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Donna Reed: More Than a Mom

by Legacy Staff

Donna Reed is the quintessential TV mom. We look back at the actress behind the pop culture icon.

Donna Reed is the quintessential TV mom. On the anniversary of her death Jan. 14, 1986, we remember the actress behind the icon.

As the world has changed since the 1950s, so have portrayals of television families. From the unattainable ideal of programs such as Father Knows Best and Leave it to Beaver, we’ve moved on to show the vast variety of real-life families — divorced moms raising kids on their own, blended families, unmarried couples living together with or without children, kids with two dads or two moms, gay couples, interracial couples… the list goes on and on. It’s a world that would be unfamiliar to the TV viewers of 60 years ago… but it’s our world, and even when it’s a little messy and imperfect, we like it.

Still, sometimes it just feels good to look back at those idyllic days of long ago, when every family was just right… at least, according to the television. And one of the most perfect TV families? The Stones, immortalized on The Donna Reed Show.


As improbably perfect as Donna Reed’s character was, she was the mother that so many viewers dreamed of having… or being. She always had time for her children as well as numerous other activities, all while keeping an immaculate home and a smile on her face. From today’s perspective, Reed’s Donna Stone is the archetypal mother, the ideal that none of us quite manage to live up to. The role has become such a crucial part of her identity that we don’t always remember that she was an actress playing a part.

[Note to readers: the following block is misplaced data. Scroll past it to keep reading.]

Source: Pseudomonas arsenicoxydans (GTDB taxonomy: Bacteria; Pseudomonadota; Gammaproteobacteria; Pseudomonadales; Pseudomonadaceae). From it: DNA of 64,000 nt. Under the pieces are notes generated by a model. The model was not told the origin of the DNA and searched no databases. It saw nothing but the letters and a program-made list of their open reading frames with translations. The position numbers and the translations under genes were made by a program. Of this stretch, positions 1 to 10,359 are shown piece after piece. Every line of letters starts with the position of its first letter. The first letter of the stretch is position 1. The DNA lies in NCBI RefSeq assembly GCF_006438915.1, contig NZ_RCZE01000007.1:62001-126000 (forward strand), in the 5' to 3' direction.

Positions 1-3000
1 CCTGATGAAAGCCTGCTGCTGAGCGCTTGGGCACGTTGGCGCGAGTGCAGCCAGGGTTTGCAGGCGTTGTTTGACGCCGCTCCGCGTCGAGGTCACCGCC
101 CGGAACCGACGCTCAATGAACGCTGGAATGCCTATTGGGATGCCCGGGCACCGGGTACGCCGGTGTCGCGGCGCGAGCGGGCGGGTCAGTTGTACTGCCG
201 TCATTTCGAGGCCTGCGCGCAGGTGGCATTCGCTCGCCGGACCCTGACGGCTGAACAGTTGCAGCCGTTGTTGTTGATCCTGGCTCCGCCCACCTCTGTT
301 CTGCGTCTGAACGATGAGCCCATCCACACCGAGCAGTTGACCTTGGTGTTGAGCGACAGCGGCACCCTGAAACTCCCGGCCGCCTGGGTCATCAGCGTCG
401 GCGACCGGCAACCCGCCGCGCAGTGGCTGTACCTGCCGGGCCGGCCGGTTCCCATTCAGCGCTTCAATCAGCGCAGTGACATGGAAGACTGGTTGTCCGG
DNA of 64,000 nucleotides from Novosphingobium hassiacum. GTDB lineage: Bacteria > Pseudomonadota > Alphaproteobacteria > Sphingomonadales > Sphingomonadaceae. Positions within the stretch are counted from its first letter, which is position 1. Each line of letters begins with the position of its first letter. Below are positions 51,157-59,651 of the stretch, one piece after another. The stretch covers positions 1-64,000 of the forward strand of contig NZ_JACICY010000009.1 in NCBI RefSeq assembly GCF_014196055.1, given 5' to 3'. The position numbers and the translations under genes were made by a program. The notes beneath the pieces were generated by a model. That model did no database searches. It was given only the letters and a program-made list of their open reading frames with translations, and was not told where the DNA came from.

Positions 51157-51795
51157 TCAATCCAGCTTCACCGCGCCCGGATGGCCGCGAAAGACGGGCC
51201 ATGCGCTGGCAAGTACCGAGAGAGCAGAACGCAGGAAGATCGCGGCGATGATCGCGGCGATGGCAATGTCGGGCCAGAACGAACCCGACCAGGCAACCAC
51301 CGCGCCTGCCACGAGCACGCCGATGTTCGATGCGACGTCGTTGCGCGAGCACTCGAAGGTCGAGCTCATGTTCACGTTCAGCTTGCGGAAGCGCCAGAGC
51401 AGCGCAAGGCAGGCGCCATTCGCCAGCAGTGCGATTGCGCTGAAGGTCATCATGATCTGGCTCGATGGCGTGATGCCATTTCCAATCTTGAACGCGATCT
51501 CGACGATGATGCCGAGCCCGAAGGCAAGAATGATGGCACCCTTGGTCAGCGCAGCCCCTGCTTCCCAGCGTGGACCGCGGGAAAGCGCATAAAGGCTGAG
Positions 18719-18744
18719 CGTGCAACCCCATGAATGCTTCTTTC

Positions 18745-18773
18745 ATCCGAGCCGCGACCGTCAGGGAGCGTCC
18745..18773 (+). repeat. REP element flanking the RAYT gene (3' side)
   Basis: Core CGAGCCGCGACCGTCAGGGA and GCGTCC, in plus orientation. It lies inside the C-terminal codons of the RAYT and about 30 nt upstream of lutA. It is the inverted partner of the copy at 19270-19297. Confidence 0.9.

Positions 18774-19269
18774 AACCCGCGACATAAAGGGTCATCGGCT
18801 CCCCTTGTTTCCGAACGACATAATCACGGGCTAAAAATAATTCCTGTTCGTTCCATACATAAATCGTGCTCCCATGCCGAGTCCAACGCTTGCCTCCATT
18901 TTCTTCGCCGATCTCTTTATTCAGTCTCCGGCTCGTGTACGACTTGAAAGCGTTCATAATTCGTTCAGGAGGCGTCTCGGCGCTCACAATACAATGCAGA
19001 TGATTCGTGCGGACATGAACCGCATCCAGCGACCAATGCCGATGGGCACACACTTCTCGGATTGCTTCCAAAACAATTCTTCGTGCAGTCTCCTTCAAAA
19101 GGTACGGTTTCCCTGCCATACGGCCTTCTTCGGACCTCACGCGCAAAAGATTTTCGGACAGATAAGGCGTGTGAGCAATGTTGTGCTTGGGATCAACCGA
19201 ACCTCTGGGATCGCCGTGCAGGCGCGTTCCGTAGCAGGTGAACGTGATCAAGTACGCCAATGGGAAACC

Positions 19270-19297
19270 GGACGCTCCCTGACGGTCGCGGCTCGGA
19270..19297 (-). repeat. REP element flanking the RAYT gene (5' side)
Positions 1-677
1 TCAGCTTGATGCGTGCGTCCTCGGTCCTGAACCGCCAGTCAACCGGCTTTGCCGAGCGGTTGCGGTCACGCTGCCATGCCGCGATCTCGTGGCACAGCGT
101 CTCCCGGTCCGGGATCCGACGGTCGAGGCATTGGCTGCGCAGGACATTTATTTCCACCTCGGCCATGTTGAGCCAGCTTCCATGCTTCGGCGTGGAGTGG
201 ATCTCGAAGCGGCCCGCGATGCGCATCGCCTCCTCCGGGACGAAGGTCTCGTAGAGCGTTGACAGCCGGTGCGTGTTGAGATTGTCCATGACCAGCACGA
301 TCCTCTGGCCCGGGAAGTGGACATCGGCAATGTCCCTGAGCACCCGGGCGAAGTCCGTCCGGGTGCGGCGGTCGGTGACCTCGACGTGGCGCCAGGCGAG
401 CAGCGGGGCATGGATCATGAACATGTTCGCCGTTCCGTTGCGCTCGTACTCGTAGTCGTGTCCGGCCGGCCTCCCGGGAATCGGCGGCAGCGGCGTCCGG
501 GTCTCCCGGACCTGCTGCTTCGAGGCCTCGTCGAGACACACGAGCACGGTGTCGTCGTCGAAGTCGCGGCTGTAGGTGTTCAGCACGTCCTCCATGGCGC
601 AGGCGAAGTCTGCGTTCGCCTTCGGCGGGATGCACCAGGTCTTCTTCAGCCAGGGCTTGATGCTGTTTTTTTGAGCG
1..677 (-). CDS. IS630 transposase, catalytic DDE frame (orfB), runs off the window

Donna Stone and Donna Reed were not one and the same. Reed’s reality differed from that of her on-screen persona. Though Reed was a mother of four, she was no homemaker — she was a busy actress, a working mom who took a prominent role in developing and shaping her eponymous TV show.

She was a movie star, too, with dozens of films on her resume, including classics such as Frank Capra‘s It’s a Wonderful Life in which she co-starred with James Stewart.

And she was an Oscar winner, taking home the award for best supporting actress for her fine work in 1953’s From Here to Eternity. The film, set in Hawaii in months before Pearl Harbor, follows the stories of soldiers — played by Burt Lancaster, Montgomery Clift, Frank Sinatra and Ernest Borgnine. The women in their lives are portrayed by Deborah Kerr and Reed. Anyone who thinks of Reed solely as a mom should take a look at her decidedly unmotherly performance.

Reed continued working after The Donna Reed Show, too. One notable role was a season-long stint as Miss Ellie on Dallas. Reed took on the role after its originator, Barbara Bel Geddes, left the show — and then she was unceremoniously booted when Bel Geddes decided to come back.

It was the last role Reed would play, a somewhat sad end to an illustrious career. She died less than a year later. Today, we remember her as a mom… and as much more.

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